|Did you miss Issue 3?||Titled: Cloning Success
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Summer is here. The wind is steady, the bay is beautiful, and I’m finding every excuse I can to get in as much sailing as possible.
Meanwhile, my 18-year old son has to work. Hey, I’ve paid my dues. This is his first real foray into the real world of business. Sure, he had an after school job at the local donut shop, worked as a counselor at summer camp, and a few other odd jobs while he was in school, but now it’s time for him to find out what life is all about.
So what has he learned so far in the real world? Quite a bit, actually. First, he realizes that working for someone else puts severe limits on how much you can earn. So he’s already thinking about a couple of businesses he’d like to eventually start on his own.
More importantly, he recently had an experience that has taught him some very valuable direct marketing lessons.
Some of the most valuable lessons
come from unlikely sources
My son’s great passion is offroad racing. Because we live in San Diego and we’re just an hour and a half from the desert, offroad racing is extremely popular here. And it’s a billion dollar industry.
My son and his friends pour every spare dollar they earn into their desert rigs. Maybe you’ve seen trucks like these on the road. Lifted front and rear ends to clear bushes and boulders, fiberglass fenders to reduce weight, protective steel plates coming down from the front bumper to deflect rocks away from the engine, and oversized, deep tread tires to better navigate the terrain.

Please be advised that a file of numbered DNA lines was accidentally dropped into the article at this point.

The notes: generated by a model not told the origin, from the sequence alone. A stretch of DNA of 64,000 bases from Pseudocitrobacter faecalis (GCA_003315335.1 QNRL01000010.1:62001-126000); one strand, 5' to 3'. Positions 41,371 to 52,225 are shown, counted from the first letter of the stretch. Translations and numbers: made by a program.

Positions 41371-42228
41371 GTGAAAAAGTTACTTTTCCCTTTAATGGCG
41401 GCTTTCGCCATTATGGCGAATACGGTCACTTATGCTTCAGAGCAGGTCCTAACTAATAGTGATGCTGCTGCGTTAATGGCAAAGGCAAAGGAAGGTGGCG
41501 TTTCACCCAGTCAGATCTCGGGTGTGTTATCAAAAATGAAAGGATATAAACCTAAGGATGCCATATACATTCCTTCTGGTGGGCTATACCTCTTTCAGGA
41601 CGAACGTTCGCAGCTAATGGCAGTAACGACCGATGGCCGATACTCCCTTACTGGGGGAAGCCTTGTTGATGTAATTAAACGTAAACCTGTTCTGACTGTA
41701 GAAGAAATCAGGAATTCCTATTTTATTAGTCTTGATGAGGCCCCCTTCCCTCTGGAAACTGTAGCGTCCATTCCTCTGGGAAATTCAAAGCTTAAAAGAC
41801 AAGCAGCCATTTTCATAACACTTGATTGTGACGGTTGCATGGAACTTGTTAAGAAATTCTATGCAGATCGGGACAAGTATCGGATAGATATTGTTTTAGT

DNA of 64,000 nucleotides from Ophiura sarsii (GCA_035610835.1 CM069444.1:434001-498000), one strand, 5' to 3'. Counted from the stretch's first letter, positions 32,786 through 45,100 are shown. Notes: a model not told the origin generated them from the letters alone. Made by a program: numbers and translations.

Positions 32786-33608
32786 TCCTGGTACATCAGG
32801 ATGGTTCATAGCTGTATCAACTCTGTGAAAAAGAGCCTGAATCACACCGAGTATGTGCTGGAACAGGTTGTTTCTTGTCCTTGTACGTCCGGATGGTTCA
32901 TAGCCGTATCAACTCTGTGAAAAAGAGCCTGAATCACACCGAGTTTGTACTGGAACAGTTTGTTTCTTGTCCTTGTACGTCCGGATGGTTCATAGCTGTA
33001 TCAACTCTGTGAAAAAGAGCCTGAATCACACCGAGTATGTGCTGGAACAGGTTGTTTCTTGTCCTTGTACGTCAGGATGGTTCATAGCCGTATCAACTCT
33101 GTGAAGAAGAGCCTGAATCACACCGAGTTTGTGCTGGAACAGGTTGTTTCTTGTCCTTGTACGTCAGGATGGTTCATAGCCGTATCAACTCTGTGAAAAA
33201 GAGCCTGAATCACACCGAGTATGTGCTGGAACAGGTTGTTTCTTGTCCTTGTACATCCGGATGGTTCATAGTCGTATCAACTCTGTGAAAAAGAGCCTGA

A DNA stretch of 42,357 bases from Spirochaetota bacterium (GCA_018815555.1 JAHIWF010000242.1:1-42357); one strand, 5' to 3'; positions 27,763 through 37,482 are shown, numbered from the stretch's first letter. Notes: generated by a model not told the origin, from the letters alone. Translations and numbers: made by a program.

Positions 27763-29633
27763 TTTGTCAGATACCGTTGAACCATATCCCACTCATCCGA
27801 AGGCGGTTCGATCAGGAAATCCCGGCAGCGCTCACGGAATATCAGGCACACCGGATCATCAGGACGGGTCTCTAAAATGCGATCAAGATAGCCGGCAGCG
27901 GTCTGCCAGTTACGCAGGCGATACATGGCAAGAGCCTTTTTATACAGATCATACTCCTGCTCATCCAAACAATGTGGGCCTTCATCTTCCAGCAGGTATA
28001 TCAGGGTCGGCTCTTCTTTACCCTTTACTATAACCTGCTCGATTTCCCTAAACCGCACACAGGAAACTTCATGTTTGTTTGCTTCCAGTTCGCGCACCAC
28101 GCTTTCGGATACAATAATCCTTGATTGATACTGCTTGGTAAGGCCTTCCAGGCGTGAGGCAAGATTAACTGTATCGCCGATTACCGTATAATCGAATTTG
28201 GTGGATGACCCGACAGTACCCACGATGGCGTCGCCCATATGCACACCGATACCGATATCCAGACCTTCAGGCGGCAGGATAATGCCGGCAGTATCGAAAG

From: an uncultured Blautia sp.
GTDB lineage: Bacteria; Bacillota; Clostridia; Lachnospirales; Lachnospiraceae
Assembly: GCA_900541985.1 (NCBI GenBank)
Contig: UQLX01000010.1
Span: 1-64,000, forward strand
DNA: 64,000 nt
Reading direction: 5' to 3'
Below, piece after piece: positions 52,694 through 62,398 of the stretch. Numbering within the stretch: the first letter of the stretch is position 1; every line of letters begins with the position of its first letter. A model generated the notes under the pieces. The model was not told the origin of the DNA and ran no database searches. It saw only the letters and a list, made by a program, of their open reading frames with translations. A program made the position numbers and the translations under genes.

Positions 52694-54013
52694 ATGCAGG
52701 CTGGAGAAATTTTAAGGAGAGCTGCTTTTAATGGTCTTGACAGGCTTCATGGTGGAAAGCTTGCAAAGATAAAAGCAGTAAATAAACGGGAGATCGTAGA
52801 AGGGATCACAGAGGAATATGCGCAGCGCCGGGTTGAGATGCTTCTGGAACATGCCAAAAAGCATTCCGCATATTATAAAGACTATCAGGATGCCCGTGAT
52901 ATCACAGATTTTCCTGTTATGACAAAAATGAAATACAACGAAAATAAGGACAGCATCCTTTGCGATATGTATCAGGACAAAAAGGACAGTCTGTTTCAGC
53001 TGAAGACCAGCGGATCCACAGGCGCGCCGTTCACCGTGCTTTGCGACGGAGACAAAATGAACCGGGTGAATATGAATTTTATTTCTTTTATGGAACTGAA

All of this is covered with a mottled coat of mud, grime, bug juice and dust. Because when you’re racing offroad and doing “donuts” at a coveted muddy construction site, keeping your rig clean isn’t high on your list of priorities.
A rude awakening
Last Monday morning, I woke up and walked down the driveway to get the newspaper. When I returned to the house, I solemnly told my son, “I’m afraid there’s a major problem with your truck”.
The sanitized version of his reply was, “What the heck do you mean?”
“Apparently someone stole your truck during the night, I replied. And replaced it with another truck that looks just like yours, except that it’s clean!”
“You jerk! You really had me scared for a minute,” he said (this is an even more sanitized version of his actual words).
“When did you wash your truck?” I asked.
“I didn’t. I got a professional detail job done on it. For free.”
He went on to explain that he had been at the truck races over the weekend and met a guy who owns a custom detailing business. His clientele are primarily owners of high-end sports cars, and he’s looking to expand into trophy trucks.
Trophy trucks are ultra-expensive versions of offroad trucks, but they’re never raced. Instead, they are show cars that are customized and “tricked out” to the nth degree. I’m told that the price tag for a trophy truck starts at around $200,000.
Stick with me for a moment. Within this story are a couple of very valuable marketing lessons.
The rest of the story
Here’s how he got a $200 detail job for free. My son is very popular. He’s bright, funny, easy going, and always knows where the best parties are. When he changed cellular phone companies, he had to move his addresses from his old phone to his new phone. Because the new phone used an updated technology, he had to find a computer program to transfer the numbers between the two. When I asked him why he didn’t just key the phone numbers into his new phone, he explained that he has 340 friend’s numbers in his address book.
Because he knows so many people, he always has a crowd around him at a party or a race. And this causes him to meet even more people. At the race, there was an extremely large group of young adults tailgating around my son’s truck.
This immediately drew the attention of the car detailer who came over and struck up a conversation. They quickly became friends, and before the weekend was over, a deal was struck. In exchange for a free detail job, my son would pitch the detailer’s services to his friends, his friends’ parents, and all the trophy truck owners he knows.